The Israeli Likud Party’s cover story for why it wants to draw the United States into a war with Iran makes no real sense. Prime Minister Binyamin Netanyahu has been predicting an…
The Israeli Likud Party’s cover story for why it wants to draw the United States into a war with Iran makes no real sense. Prime Minister Binyamin Netanyahu has been predicting an Iranian nuclear bomb since 1992 (a time when Iran had no nuclear program at all), and he has been wrong for 15 years in a row. Minister of Defense Ehud Barak and other Israeli officials have said publicly that Iran has not decided to go for a nuclear weapon. Ayatollah Ali Khamenei has given more than one fatwa or formal religious ruling that making and stockpiling nuclear weapons are forbidden in Islamic law. Netanyahu is in a position similar to that of someone who wants to argue that Pope Benedict XVI secretly has a condom factory operating in the Vatican.
Iran isn’t, contrary to what Netanyahu alleged, a year away from having a nuclear weapon. Iran can’t construct a nuclear weapon at all as long as it is being actively inspected by the International Atomic Energy Agency, which it is (and yes, including the Fordo facility). There is no facility with uranium or enrichment facilities that is off limits to the IAEA inspectors. No country under active inspection by the UN has ever developed a nuclear weapon. Israel, which always refused such inspections, has some 400 nuclear warheads.
The dark green below is the Occupied Palestinian Territories that Israel controls:
So what is really driving all this noise about Iran? It is the Israeli right wing’s competition with the Palestinians. In the past few years, Israel has vastly expanded the number of Israeli squatters on Palestinian land in the West Bank:
Israeli squatters, backed by Netanyahu, are attempting to make a Palestinian state impossible. Netanyahu’s plan is to keep the Palestinians (some 12 million strong, 4 million of them in the Occupied Territories) stateless and without citizenship rights forever. People without a state have no institutions that would enforce their claims on property or on basic human rights, and so they are open to being treated, in a way, like slaves and constantly stolen from, as the Palestinians are.
Israel’s policy has long been to use its close relationship with the United States to domesticate or destroy any country in the region that gives hope to the Palestinians that they might one day get their own state. (Earlier in the conflict, maximalist claims against Israel were common, but for all practical purposes Palestinian statehood is what is at issue since the early 1990s). The Israeli military, backed and resupplied by the US, beat Egypt and Jordan into accepting a separate peace. Lebanon’s economy was destroyed more than once. Netanyahu argued hard for a US war on Iraq, and the American Neocons who fomented that war began by writing a position paper for Netanyahu himself arguing for an invasion of Iraq. Iraq was no match for nuclear-armed Israel, but it was perceived as giving moral support to and raising the morale of Palestinians resisting Israel’s vast theft of their lands. Iraq had to be broken.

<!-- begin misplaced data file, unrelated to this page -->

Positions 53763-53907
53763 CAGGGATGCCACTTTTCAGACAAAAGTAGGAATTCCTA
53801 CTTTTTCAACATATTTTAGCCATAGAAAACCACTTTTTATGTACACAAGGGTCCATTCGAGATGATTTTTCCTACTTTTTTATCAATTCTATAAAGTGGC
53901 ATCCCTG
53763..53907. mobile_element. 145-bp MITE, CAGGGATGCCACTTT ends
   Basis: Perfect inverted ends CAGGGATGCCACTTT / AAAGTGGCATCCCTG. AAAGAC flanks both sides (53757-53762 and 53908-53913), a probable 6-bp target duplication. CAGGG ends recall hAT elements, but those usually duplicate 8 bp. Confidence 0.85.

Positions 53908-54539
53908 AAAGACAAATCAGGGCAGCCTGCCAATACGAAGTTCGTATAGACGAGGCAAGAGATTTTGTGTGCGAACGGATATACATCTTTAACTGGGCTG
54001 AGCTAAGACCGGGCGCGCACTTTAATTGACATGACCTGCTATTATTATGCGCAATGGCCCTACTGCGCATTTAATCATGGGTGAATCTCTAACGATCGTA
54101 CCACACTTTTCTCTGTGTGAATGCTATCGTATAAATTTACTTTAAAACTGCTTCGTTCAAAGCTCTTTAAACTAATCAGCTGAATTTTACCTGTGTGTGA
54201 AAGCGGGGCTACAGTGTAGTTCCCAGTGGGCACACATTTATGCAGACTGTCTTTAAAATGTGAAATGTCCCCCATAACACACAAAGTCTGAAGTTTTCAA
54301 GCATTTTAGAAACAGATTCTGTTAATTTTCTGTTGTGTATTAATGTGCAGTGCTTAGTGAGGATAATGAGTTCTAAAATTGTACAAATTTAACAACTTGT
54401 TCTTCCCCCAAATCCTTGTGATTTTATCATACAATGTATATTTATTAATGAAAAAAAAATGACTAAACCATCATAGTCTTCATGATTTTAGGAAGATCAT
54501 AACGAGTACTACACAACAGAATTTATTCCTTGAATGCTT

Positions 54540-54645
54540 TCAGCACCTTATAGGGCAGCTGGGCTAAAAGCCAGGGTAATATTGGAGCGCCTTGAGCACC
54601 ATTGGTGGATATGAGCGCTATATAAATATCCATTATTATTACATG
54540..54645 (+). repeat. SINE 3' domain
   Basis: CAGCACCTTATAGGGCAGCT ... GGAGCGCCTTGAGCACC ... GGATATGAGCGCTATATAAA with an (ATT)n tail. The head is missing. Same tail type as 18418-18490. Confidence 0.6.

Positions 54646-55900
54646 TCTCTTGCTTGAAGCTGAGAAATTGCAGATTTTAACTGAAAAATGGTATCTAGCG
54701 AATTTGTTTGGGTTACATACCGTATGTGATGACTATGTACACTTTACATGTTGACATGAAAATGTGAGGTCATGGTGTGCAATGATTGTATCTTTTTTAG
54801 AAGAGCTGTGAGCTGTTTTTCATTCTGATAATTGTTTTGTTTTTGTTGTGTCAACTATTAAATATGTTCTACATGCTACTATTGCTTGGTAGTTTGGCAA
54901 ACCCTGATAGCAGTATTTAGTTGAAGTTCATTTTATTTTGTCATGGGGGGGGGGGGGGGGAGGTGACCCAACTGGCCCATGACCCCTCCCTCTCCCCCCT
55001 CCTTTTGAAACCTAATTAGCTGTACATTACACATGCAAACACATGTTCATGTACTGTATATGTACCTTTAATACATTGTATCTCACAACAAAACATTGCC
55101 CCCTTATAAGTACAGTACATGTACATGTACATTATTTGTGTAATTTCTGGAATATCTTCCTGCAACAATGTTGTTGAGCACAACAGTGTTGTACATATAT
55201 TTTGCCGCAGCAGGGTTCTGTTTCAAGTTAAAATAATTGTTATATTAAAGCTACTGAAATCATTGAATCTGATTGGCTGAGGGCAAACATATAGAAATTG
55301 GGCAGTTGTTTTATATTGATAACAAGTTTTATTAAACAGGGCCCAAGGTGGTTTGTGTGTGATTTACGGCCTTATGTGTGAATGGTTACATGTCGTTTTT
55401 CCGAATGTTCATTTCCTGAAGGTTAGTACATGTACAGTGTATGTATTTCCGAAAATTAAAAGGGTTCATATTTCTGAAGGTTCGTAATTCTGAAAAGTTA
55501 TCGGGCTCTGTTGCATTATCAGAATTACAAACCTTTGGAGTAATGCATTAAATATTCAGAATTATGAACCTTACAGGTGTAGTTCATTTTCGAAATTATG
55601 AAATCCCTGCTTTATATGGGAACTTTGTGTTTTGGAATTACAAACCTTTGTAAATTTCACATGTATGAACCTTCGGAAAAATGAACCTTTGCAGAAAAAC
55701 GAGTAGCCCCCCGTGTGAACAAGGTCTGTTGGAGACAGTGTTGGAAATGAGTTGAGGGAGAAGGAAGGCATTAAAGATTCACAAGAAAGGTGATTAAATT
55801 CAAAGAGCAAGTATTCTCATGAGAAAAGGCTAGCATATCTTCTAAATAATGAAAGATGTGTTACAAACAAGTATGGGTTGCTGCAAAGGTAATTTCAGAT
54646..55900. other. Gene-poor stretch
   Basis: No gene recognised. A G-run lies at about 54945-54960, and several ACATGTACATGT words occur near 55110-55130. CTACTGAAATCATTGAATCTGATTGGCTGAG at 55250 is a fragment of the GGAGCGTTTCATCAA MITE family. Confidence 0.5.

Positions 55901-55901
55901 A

Now, Iran is more or less the last man standing. Iran, and its unstable ally, Baathist Syria, are the only major Middle Eastern countries that strongly support the Palestinians, though admittedly more in speeches than practically. The rest have either given in (Egypt, Jordan) or de facto acquiesced in Israel expansionism into the West Bank. Iran’s defiance gives the Palestinians, especially those with a fundamentalist religious cast of mind, hope. (The extremeness of Iran’s position on Israel is unhelpful in fact to Palestinian aspirations, but it is a psychological plus for a beaten-down people).
Netanyahu wants to remove all hope from the Palestinians, so as to keep them permanently stateless and to ensure that their land is available for Israeli encroachment.
The Iran bogeyman is Netanyahu’s way of changing the conversation, of making sure that his Occupation of the Palestinian territories is never brought up. The US and Europe, who pay lip service to a ‘peace process’ in actual fact go along with the continued Occupation and ongoing expropriation of the Palestinians, and seem to fall for the Iran misdirection.